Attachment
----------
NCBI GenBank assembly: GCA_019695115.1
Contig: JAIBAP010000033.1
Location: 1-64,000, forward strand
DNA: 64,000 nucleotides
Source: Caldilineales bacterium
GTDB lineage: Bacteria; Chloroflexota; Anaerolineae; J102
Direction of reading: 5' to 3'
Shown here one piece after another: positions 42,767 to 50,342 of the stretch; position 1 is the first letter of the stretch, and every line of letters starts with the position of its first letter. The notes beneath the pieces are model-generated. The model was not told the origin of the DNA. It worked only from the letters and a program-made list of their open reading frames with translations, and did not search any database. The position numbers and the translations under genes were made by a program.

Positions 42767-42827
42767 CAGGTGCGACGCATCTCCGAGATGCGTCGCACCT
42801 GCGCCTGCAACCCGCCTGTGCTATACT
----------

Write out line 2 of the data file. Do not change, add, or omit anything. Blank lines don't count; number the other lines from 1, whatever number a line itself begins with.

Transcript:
Contig: JAIBAP010000033.1